Agi Kolaczynska (11) has been making films about her little sister, who has Down’s syndrome, since she was eight. Here she talks about film-making, changing attitudes about Down’s syndrome and what sparked off her ‘My Little Sister’ project.
I have been an enthusiastic filmmaker since I got my first camera on my sixth birthday, and have taken it everywhere with me ever since, filming and taking photographs of everything – and I mean everything.
When I was eight, my mum found a great new website called Netbuddy (which is now part of Scope) who were running a short film competition. She suggested I make a film about what it’s like being Magdalena’s sister. The deadline was that night, so I engrossed myself in editing a year’s-worth of footage I’d taken of me and Magdalena. I called it My Little Sister (who happens to have Down’s syndrome) and uploaded it to Netbuddy.
My film won the competition, and I started getting lovely messages and feedback from all over the world. People were asking me “when is the next one coming out?” and I thought wouldn’t it be be fun to make this into a lifelong project. So, I made a website and started blogging about our lives together. The film – which now has 23K views on YouTube – became the first episode of “My Little Sister (who happens to have Down’s syndrome)”. It now has ten episodes in total, with more to come.
Changing perceptions of Down’s syndrome
From the feedback I was getting, I could see my films were changing what people thought about Down’s syndrome. They were encouraging other families to feel good about the future. As I got older I experienced some of the stereotyped ideas people have about Down’s syndrome, and how hurtful these could be to Magdalena and the people who loved her. This made me want to make more films to show the world all the magical moments we shared, and the parts of Magdalena’s character they would see if they looked beyond the Down’s syndrome.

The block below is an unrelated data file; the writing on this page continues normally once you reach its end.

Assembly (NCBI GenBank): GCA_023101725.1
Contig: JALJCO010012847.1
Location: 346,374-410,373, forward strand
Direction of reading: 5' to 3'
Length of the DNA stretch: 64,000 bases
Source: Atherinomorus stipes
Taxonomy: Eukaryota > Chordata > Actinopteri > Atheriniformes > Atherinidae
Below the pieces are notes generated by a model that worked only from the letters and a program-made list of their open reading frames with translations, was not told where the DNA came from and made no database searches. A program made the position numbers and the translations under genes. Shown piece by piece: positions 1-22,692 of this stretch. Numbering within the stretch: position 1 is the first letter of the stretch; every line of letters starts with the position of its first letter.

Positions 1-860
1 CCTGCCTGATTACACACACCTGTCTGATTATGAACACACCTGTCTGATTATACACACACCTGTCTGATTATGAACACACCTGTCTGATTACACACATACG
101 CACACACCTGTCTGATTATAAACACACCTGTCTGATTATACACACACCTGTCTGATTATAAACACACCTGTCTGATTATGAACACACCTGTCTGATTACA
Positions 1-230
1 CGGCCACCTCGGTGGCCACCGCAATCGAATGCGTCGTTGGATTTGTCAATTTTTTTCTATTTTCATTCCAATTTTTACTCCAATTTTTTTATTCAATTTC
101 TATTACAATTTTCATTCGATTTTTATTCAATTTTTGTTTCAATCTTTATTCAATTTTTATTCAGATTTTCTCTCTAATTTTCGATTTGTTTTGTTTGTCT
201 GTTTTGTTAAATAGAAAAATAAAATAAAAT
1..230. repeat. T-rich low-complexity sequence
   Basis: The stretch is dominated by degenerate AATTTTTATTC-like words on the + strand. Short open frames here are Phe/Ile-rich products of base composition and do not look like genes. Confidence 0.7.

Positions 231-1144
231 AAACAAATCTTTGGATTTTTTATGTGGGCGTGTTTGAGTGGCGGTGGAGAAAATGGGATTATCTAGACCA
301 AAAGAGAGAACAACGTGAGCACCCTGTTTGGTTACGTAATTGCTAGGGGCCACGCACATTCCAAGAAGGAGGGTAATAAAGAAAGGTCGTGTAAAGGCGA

As I heard other people’s stories and experiences of how hard it had been for people with Down’s syndrome in the past, I felt even more strongly about the need to stand up for my sister and other people with Down’s syndrome. I started getting messages from people who knew nothing about Down’s syndrome or had had a completely different view before they had watched my films. Others started asking questions about Down’s syndrome. People were writing to me from all around the world and featuring my films on their blogs in Spain, America, Morocco and loads of other places.
The National Youth Film Festival Awards
Last Autumn I submitted my films to the National Youth Film Festival Awards and was amazed when, a few weeks later, I received a phone call saying I’d been shortlisted for the ‘Ones To Watch award.’ This award was to honour young people with “exceptional talent and ambition in film.” It felt amazing to be recognised for doing something I loved.
An invitation followed to attend the Gala Award Ceremony at the Vue Cinema in Leicester Square. So we trooped down to London, not really knowing what to expect. It was very glitzy, like the Oscars, with actors and producers and golden envelopes with the winners names in. As the winners walked on stage to be presented with their award, their images were blown up huge on the cinema screen.
To be honest, I felt overwhelmed as I had never experienced anything like it before. I didn’t expect to be called on stage, as I didn’t expect to win, but suddenly I heard my name called up, and I had won! Jim Carter from Downton Abbey presented me with my award and I really enjoyed meeting the other young filmmakers, hearing about their projects and asking people what films they liked watching.
Winning the award has made me determined to learn more, and this year I am going to think about how to get access to better equipment, training and a better website. Most of all, I will carry on enjoying spending time with my sister and making movies.